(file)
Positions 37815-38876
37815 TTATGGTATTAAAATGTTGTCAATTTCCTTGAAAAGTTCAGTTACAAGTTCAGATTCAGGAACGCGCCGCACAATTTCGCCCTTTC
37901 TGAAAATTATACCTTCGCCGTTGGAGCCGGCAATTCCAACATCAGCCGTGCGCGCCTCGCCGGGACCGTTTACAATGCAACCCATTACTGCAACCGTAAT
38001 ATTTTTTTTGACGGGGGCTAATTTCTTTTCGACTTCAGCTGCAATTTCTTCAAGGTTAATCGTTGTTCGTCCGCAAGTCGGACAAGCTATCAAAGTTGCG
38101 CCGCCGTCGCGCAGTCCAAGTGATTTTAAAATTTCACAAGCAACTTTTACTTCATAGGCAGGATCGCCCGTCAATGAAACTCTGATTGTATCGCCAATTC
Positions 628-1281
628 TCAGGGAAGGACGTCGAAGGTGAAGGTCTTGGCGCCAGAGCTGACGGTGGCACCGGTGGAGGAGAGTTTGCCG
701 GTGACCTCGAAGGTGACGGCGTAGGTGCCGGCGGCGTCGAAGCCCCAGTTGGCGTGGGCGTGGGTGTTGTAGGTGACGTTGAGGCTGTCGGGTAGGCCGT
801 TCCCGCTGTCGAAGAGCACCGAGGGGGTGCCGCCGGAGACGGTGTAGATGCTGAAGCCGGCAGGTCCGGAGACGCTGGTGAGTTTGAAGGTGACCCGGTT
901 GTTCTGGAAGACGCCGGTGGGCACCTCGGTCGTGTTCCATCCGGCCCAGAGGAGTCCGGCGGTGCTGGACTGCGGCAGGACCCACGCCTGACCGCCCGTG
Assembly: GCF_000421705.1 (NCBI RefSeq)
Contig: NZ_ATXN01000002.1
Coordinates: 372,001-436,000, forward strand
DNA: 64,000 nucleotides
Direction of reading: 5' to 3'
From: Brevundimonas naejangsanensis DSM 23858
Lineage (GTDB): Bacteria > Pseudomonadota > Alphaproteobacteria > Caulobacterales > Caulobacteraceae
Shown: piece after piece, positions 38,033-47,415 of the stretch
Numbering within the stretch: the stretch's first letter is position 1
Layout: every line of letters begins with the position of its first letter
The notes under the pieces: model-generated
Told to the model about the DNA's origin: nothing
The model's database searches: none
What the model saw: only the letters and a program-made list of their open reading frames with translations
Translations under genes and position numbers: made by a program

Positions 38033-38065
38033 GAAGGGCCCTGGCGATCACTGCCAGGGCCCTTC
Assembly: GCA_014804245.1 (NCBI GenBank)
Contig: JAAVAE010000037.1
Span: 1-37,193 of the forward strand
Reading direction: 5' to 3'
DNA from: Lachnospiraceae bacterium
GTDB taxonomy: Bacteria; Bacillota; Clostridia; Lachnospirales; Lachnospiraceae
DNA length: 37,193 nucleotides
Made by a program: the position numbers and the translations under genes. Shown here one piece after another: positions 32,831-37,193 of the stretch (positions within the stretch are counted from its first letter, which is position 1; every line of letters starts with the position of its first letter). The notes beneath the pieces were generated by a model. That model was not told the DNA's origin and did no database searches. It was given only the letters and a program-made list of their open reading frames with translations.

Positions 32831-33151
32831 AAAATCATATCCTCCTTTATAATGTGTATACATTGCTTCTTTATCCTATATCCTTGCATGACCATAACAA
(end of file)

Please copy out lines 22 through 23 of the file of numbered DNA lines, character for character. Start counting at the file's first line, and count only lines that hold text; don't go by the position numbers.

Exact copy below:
Told to the model about the DNA's origin: nothing
The model's database searches: none